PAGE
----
St. Patrick's Day is just around the corner again (Saturday), and I wanted to be reminded again of why there is a holiday for this guy. Last year I posted about St. Patrick mainly through this post from Stand to Reason's blog. It is a very insightful post, and here are a few paragraphs summing up this man's life:
"Sometime around 400 AD, Patrick, a sixteen-year-old Briton, was kidnapped by Irish pirates and sold into slavery in Ireland. He had previously rejected the Christian faith of his parents, but during his six years of captivity, he repented and gave his heart to God, praying constantly as he tended sheep alone in the hills. When he escaped and returned to Britain, Patrick was far behind his peers in terms of education and never really caught up, but he worked hard to receive the theological training he needed so he could return to the Irish as a missionary--to the very people who had enslaved him"

"Thanks to Patrick's love and service, within a hundred years, the country was transformed from an illiterate, pagan nation of war, slavery, and human sacrifice to the guardian of the literature of Western civilization as Rome crumbled. After the dust settled, it was the Irish who traveled into Europe to plant the seeds of spiritual renewal and learning through the creation of monasteries that protected the ancient manuscripts and re-evangelized Europe."

"The irony of this holiday is that Patrick would be horrified to learn that not only is there a special day now devoted to him, but that day is cluttered with leprechauns, gold, and good-luck charms--the kind of paganism he worked so tirelessly to rescue people from in the first place."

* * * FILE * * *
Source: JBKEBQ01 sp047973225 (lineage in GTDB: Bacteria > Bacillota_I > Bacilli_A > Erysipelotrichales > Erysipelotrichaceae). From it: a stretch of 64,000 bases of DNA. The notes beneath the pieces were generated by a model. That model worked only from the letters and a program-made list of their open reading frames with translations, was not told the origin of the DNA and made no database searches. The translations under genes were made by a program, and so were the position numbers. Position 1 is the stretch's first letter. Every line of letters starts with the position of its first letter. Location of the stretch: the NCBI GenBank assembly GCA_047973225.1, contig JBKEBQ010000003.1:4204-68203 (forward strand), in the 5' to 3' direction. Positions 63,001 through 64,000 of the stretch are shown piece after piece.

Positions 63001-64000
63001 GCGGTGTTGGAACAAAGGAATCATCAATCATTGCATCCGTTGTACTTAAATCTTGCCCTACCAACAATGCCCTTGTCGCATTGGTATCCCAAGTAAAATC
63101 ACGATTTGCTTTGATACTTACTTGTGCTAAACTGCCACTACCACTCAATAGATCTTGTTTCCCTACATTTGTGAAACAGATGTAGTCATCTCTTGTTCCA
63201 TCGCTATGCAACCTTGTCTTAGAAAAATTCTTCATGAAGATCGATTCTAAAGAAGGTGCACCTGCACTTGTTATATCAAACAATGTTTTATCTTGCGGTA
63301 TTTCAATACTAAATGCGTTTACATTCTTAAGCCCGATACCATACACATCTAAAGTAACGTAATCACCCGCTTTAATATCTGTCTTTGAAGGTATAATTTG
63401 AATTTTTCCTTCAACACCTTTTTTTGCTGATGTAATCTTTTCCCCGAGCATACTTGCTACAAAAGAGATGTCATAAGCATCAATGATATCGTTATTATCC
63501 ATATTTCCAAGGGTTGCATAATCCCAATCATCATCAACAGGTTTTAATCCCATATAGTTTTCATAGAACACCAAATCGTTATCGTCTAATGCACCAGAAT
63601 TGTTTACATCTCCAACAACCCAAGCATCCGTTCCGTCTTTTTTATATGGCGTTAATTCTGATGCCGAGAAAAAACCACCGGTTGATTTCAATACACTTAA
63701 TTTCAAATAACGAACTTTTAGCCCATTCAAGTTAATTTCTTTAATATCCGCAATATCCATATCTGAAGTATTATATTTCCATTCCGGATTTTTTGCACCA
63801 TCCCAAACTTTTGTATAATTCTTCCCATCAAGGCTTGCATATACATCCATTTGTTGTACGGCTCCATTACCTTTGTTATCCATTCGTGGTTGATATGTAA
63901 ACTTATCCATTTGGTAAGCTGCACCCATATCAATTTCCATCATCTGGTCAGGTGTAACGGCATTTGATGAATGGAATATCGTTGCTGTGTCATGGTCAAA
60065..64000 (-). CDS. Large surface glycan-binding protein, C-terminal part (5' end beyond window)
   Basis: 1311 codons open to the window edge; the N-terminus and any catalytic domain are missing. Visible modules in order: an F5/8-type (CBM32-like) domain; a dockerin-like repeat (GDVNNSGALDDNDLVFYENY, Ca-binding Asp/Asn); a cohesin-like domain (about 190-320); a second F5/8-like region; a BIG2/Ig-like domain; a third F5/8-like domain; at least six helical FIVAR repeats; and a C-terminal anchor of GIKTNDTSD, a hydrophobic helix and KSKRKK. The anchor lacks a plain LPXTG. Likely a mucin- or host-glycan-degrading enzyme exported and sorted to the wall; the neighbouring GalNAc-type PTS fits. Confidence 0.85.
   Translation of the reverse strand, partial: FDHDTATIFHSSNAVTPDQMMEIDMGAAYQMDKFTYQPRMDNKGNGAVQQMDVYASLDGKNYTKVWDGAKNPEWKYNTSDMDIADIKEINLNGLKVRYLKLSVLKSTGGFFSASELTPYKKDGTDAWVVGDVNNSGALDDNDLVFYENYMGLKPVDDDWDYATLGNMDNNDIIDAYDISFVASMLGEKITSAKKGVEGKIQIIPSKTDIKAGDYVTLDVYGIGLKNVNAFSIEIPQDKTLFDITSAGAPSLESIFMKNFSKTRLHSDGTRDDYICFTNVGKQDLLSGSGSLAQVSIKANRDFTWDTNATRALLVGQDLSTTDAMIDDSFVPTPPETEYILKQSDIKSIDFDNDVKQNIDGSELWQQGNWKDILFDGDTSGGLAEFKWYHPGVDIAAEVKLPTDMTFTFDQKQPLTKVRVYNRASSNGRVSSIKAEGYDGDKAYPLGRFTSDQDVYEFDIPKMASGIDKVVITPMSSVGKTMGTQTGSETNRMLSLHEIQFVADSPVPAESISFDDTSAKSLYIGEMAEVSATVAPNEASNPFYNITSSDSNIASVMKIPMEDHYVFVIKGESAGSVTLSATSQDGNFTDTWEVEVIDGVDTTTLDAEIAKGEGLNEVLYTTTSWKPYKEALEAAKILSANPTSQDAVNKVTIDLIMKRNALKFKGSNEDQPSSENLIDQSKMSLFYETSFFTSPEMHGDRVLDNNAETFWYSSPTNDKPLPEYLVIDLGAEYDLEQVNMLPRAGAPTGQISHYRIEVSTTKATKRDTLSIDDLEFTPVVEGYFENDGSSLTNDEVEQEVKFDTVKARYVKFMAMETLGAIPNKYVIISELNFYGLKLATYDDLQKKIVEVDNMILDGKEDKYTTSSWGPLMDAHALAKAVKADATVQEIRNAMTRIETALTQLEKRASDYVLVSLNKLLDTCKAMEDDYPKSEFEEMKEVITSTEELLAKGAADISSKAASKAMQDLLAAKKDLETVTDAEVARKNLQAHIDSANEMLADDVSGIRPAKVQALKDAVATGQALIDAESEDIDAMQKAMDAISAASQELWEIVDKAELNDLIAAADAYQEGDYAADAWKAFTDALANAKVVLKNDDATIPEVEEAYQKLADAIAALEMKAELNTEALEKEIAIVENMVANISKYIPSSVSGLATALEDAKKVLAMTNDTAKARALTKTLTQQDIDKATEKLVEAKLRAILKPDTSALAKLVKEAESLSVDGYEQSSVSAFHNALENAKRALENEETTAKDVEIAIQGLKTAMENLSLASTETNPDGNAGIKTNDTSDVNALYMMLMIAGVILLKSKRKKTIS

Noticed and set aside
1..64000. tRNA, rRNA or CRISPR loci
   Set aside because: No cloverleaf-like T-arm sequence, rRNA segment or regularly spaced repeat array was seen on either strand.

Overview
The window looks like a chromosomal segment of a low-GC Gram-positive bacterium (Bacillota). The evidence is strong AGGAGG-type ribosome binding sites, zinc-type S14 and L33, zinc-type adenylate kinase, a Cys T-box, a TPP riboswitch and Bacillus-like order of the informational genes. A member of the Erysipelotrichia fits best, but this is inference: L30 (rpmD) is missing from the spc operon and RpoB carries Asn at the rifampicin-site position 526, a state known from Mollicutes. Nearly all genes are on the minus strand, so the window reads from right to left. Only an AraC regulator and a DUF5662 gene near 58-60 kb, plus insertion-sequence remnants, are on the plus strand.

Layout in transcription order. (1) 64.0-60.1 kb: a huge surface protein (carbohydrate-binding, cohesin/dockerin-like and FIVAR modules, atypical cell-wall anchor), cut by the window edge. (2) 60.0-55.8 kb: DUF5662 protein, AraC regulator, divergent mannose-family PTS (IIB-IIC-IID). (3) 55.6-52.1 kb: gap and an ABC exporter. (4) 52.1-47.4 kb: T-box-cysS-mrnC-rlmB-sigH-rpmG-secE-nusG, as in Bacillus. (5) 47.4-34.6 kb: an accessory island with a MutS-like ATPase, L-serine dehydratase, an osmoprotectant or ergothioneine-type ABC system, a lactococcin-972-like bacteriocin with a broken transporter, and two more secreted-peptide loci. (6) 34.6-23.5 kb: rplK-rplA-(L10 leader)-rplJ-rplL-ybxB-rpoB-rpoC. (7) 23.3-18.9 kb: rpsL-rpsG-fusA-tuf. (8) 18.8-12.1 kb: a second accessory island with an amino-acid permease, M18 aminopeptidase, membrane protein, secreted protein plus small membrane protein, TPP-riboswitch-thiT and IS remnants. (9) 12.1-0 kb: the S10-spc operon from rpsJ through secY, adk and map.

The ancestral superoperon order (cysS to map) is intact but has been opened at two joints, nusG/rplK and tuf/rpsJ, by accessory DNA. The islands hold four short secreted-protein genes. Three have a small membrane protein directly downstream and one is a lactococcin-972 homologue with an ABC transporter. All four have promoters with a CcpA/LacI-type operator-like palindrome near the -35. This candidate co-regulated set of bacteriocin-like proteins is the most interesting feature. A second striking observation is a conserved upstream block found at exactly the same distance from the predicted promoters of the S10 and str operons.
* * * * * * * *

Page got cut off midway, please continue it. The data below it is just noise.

Tuesday, March 11, 2008

The importance of both Solitude and Fellowship

I've blogged twice now on solitude, here and here. I'm very intrigued by the subject I guess. However, I know about myself that it's easier to retreat into solitude than to engage others in fellowship. I was struck by this sentence when reading Life Together yesterday. It comes from the chapter, "The Day Alone."
One who wants fellowship without solitude plunges into the void of words and feelings, and one who seeks solitude without fellowship perishes in the abyss of vanity, self-infatuation, and despair."
Wow...very convicting.

Friday, March 07, 2008

Wednesday, March 05, 2008

Loving Death vs. Martyrdom

Here's a good article by John Piper over at the Desiring God blog. He references an article where multiple Muslims are quoted as saying that they love death. Piper responds an says Christians do not love death, but Christ. He continues:
There is a long history of Christian martyrdom. Often missionaries have desired to die for Jesus. But there are two great differences between this and the death wish of radical Islam. One is that Christian martyrs join Jesus in dying to save, not dying to kill. In their own sufferings, they extend Christ's sufferings to those for whom he died (Colossians 1:24). The other difference is that they call death gain not because of the secondary benefits of paradise, but because “to depart and be with Christ . . . is far better” (Philippians 1:23).

He also references Raymond Lull who was the first martyr in trying to reach the Muslims in 1315.

Tuesday, March 04, 2008

Piper and the Prosperity Gospel

John Piper speaks his mind about the prosperity gospel. Good stuff. Even the song, is by one of my favorite bands right now, Future of Forestry. Enjoy.

Freedom among limitations

I'm going through a situation at work right now (actually right now, in the moment) where I am becoming frustrated. Before I go further, I'll back up a little bit.